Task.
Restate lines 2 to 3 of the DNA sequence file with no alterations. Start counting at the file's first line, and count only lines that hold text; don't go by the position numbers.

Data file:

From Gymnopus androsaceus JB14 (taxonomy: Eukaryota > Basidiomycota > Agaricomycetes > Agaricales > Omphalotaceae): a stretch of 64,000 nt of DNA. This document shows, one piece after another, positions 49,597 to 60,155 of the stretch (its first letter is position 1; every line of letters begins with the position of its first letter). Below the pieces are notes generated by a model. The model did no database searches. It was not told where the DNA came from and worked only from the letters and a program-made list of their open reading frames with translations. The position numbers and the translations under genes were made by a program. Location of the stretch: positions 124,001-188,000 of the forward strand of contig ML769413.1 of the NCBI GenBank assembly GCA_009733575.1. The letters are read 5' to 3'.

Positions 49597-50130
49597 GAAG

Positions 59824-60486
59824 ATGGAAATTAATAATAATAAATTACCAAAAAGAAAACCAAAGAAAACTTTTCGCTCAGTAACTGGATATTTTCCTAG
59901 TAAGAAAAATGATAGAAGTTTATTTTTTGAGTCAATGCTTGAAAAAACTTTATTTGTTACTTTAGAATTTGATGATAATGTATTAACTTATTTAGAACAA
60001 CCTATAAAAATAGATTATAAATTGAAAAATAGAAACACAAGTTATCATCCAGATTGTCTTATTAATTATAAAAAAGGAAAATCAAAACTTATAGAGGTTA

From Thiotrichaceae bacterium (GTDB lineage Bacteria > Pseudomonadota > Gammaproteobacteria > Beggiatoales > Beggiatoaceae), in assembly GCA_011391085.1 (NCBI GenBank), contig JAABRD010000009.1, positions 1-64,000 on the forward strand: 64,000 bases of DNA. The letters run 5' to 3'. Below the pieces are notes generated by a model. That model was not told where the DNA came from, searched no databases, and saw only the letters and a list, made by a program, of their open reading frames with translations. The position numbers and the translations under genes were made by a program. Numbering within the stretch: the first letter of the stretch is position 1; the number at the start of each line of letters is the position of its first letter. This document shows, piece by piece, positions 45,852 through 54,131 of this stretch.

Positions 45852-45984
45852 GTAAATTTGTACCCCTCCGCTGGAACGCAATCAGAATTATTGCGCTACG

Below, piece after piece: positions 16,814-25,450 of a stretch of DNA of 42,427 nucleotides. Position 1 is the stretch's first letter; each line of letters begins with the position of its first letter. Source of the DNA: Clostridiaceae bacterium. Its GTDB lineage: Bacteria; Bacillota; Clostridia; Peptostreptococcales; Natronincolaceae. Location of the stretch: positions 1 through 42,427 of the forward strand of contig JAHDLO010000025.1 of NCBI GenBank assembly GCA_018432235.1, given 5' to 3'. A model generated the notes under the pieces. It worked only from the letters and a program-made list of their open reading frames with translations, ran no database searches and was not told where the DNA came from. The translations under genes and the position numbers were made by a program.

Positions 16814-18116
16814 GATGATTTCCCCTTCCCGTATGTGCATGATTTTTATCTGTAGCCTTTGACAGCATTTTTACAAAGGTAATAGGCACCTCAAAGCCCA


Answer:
Positions 49597-50130
49597 GAAG